The following is a response to Ryan McGee’s article, “Never Mind The Bollocks, Here’s the Future of Television Criticism.”
I’m going to speak directly, on a not too broad scope, and try to sell you on a non-conventional journalism platform in which to publish reviews.
My name is Andrew Seroff, I won’t bury my mediocre lede either. A little biography to keep you reading (since I flatter myself by even writing to the TV critic community): I majored in television at Notre Dame, under the advisement of TVitterati's own Professor Becker. Since graduating, I’ve become something of an amateur television critic and academic, that is to say, I write about the things I like, but for free. I recently took an internship at a start-up called Miso, which you may know from the last year in news about Social TV products.
I think you’re right to question the current model of television criticism. It’s flat. The only reviews/recaps I read are the standouts, like Cory Barker's Community timeline breakdown, to name a recent example. It’s a matter of economy. I can’t afford to waste my time reading a review that is more long than it is interesting, I need punk rock. Speaking of which, I’ll skip further agreeing with you and get to the point.
If your cry is for punk rock, let’s look at the Classical model, but from the readers’ perspective. If I want to know what a critic thinks of an episode of TV, I have to first find the review, which in itself can be a pain. Then, I read through what is generally a non-linear exploration of the episode. After that, most reviewers leave a big pile of bullet-point moments they wanted to include, but couldn’t fit in the narrative of the review, left hanging like shallow conversation. "Remember when X happened? That was great." Finally, a comments section - a true wasteland of discussion. On a less popular blog, good luck finding anyone who also wants to talk about what you want to talk about. On a popular blog, good luck finding the point you want to talk about in the hundreds of comments (and heaven forbid everything has been said once you get there!).
All these experiences - the magazine, the article, the comments - it’s the product of the evolution of online journalism. But the whole experience is outdated. Your cry is for punk rock, for the text of the reviews to defy the form and conventions of this evolution. I got a better idea - ditch grandpa Sepinwall’s Stratocaster and try the keys.
Collaboration between the printed word and the visual image seems like a pretty interesting way to succinctly and powerfully convey points in a way that a 1,500 word review would not.
At Miso, we’re building a platform we call the Sideshow - secondary, supplementary content that appears on your second screen as you watch. If statistics say that everyone likes to surf on their mobile while watching TV, we thought, “Let’s give ‘em what they want.” No, better yet, “Let’s make it easy for them to give each other what they want.” And networks haven’t been shy about trying it out, either.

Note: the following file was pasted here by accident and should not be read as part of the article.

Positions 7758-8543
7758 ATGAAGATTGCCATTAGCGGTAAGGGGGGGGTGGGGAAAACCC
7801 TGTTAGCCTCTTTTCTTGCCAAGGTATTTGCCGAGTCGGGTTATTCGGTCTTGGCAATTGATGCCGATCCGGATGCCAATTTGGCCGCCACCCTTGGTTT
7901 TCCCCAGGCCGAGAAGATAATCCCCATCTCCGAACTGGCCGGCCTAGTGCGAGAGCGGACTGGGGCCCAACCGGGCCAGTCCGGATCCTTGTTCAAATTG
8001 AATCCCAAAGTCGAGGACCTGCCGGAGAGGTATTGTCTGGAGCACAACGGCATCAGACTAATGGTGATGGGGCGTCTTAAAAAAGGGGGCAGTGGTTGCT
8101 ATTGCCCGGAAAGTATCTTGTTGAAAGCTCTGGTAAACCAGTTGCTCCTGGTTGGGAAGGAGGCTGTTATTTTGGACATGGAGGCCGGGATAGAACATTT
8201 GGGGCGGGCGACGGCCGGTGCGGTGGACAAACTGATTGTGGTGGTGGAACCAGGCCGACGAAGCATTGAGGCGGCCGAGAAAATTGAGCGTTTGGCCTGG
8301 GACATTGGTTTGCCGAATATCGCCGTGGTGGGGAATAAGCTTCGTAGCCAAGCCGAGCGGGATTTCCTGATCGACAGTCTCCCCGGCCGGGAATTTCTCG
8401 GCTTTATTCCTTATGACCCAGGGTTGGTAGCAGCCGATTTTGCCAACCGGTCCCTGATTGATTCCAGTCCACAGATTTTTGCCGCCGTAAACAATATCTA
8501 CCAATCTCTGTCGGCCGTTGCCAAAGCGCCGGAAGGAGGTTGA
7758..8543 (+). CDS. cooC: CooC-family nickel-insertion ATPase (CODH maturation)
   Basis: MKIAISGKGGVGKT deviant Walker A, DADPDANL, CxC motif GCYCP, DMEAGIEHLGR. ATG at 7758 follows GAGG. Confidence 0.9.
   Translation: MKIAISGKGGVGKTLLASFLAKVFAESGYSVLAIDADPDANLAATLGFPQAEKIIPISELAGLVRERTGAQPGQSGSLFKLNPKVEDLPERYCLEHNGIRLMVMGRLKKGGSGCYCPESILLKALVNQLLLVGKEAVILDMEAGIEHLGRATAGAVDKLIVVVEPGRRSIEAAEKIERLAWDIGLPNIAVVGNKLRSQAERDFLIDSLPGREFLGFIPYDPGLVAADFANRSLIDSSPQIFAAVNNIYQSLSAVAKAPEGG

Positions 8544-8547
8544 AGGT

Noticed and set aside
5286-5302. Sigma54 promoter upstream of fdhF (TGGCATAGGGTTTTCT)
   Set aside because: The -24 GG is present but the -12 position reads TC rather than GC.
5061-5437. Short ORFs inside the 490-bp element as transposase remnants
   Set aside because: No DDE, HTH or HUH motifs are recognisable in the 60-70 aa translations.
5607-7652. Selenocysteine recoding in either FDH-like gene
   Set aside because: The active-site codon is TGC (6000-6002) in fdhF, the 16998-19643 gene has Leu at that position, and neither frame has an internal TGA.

We’ve run into a problem, though: fans can’t make sideshows before the episode airs. They can only go back in time, creating the experience they wish they had when they watched it. This is where you critics and your screeners come in.
I believe the fundamental problem with television criticism is that it is a two-step process. You watch the show, and then you read the review. There’s so much lost in between those two steps! Imagine instead, a single, streamlined experience, where a review chirps from your smartphone after memorable moments, with a critic’s subjective opinion. A single point has its own comments section, a “Like”, and options to share on social media. Wouldn’t that be some beautiful hybrid world of “TV criticism” and “social TV”?
Well, we’re almost there. With the right combination of smartphone (iPhone) and set-top box (DirecTV, U-verse), your phone can know not just what show and episode you’re watching, but what exact time you are at within it, delivering content as it happens. We don’t have the individual comments section yet, but here’s an example of what we have now.
I realize that journalism is an industry, and critics require page views. Maybe the reviewer’s website hosts the collection of all the sideshow cards, able to be viewed within the conventional website advertising model. Maybe a reviewer’s sideshow gets sponsored. Who knows if a time-sync second screen review would even be popular.
But we’re techno, and we’re only sounding better.
Contact me if you’re interested, we’re in an open alpha.